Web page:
Cytosystematics, sex chromosome translocations and speciation in African mole-rats (Bathyergidae: Rodentia)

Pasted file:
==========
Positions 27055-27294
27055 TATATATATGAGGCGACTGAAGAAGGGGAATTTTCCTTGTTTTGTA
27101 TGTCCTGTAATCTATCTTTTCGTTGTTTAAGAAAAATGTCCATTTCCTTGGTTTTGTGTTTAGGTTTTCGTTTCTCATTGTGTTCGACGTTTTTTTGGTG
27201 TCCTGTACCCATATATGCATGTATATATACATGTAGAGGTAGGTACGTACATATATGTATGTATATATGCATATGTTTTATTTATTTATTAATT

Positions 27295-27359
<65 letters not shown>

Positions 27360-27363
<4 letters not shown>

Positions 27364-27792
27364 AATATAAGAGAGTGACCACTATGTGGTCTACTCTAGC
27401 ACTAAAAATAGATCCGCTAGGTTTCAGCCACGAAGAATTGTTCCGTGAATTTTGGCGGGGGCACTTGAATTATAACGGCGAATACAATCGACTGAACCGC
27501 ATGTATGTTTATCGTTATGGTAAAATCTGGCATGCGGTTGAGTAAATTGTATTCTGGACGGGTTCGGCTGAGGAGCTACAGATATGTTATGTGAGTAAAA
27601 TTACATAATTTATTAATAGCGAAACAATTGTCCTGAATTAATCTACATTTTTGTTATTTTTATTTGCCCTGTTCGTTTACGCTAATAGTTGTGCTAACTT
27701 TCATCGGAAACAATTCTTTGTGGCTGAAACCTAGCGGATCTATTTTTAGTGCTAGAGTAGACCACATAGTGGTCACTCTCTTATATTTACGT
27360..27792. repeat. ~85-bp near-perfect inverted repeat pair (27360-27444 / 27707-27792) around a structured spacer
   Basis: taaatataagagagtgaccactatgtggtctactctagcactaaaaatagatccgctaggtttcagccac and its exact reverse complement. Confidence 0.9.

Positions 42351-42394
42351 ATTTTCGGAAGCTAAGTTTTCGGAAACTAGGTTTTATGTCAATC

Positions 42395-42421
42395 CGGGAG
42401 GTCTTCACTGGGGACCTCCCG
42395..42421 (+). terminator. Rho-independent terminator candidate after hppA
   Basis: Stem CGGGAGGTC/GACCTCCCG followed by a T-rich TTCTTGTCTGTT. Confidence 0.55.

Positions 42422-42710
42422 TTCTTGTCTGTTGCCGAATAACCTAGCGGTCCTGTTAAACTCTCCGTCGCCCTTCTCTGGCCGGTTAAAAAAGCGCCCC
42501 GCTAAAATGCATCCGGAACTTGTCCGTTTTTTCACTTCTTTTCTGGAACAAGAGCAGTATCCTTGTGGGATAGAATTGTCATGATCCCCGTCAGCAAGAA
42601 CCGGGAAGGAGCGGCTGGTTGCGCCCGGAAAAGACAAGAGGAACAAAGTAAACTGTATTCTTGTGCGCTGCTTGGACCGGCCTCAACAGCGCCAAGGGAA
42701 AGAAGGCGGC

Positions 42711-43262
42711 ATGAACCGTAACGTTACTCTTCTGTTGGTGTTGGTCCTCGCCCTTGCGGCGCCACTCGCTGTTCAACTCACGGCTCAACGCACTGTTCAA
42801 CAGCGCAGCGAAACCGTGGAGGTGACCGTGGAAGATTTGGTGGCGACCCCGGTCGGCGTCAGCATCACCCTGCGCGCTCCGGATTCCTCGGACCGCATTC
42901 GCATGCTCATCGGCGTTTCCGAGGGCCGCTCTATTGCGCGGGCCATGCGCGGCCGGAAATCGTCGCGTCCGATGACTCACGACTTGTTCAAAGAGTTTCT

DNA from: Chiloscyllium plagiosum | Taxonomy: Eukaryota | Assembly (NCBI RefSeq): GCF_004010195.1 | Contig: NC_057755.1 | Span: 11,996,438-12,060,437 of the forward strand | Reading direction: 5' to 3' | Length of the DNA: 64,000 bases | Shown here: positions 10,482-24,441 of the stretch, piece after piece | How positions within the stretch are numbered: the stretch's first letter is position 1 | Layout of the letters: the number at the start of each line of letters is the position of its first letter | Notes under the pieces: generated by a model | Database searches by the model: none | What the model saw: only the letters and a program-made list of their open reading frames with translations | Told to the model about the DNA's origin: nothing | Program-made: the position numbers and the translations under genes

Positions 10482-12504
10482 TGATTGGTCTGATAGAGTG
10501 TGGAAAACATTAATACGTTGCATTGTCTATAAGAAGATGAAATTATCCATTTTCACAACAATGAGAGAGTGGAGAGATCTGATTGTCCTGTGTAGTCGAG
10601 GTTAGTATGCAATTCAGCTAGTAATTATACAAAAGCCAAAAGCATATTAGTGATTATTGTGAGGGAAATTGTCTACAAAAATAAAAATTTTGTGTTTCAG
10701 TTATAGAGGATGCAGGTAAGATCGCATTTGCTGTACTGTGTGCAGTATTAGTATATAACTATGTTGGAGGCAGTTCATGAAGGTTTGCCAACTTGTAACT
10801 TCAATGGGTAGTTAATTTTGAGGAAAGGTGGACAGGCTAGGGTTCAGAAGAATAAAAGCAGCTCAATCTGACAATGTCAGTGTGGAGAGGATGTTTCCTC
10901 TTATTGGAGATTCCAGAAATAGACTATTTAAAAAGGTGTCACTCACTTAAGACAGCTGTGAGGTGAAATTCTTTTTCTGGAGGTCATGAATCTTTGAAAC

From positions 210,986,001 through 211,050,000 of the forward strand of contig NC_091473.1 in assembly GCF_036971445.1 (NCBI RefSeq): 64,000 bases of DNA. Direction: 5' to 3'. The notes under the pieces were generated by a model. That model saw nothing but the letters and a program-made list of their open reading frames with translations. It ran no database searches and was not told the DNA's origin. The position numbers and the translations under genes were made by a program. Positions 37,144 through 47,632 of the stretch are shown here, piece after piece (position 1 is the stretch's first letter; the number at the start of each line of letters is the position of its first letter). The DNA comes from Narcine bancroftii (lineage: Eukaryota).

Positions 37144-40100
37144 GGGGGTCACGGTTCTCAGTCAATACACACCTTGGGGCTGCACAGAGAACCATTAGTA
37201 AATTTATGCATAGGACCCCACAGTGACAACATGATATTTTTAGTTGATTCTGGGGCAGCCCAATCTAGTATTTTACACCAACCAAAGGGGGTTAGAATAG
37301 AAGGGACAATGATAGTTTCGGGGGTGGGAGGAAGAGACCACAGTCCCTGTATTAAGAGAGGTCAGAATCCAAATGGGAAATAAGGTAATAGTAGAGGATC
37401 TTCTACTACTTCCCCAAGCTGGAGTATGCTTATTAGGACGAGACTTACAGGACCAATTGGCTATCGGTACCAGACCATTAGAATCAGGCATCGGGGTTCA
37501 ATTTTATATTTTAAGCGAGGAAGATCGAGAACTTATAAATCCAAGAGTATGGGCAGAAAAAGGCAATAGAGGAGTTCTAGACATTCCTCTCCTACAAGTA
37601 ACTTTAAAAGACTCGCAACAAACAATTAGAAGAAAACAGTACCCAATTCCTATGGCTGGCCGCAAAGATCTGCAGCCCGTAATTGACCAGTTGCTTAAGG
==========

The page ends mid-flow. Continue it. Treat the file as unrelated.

The Bathyergidae are subterranean rodents endemic to Africa south of the Sahara. They are characterised by divergent diploid numbers that range from 2n=40 in Fukomys mechowi to 2n=78 in F. damarensis. In spite of this variation there is limited understanding of the events that shaped the extant karyotypes and in an attempt to address this, and to shed light on the mode and tempo of chromosomal evolution in the African mole-rats, a detailed analysis of both the autosomal and sex chromosome components of the genome was undertaken. In addition to G- and Cbanding, Heterocephalus glaber (2n=60) flow-sorted painting probes were used to conduct cross-species chromosome painting among bathyergids. This allowed the detection of a balanced sex chromosome-autosome translocation in F. mechowi that involved a complex series of rearrangements requiring fractionation of four H. glaber autosomes and the subsequent translocation of segments to sex chromosomes and to the autosomal partners. The fixation of this rare rearrangement has probably been favoured by the presence of an intercalary heterochromatic block (IHB) that was detected at the boundary with the translocated autosomal segment. Male meiosis in Cryptomys, the Fukomys sister clade, was investigated by immunostaining of the SCP1 and SCP3 proteins involved in the formation of the synaptonemal complex. This allowed confirmation of a Y-autosome translocation that is shared by C. hottentotus subspecies. We discuss reduced recombination between Y and X2 that seems to be heterochromatin dependent in the C hottentotus lineage, and the implications this holds for the evolution of a meiotic sex chromosome chain such as has been observed in platypus. By extending cross-species chromosome painting to Bathyergus janetta, F. damarensis, F. darlingi and Heliophobius argenteocinereus, homologous chromosomal regions across a total of 11 species/subspecies and an outgroup were examined using cladistic and bioinformatics approaches. The results show that Bathyergus, Georychus and Cryptomys are karyotypically highly conserved in comparison to Heterocephalus, Heliophobius and Fukomys. Fukomys in particular is characterised by a large number of rearrangements that contrast sharply with the conservative Cryptomys. The occurrence and fixation of rearrangements in these species has probably been facilitated by vicariance in combination with life history traits that are particular to these mammals.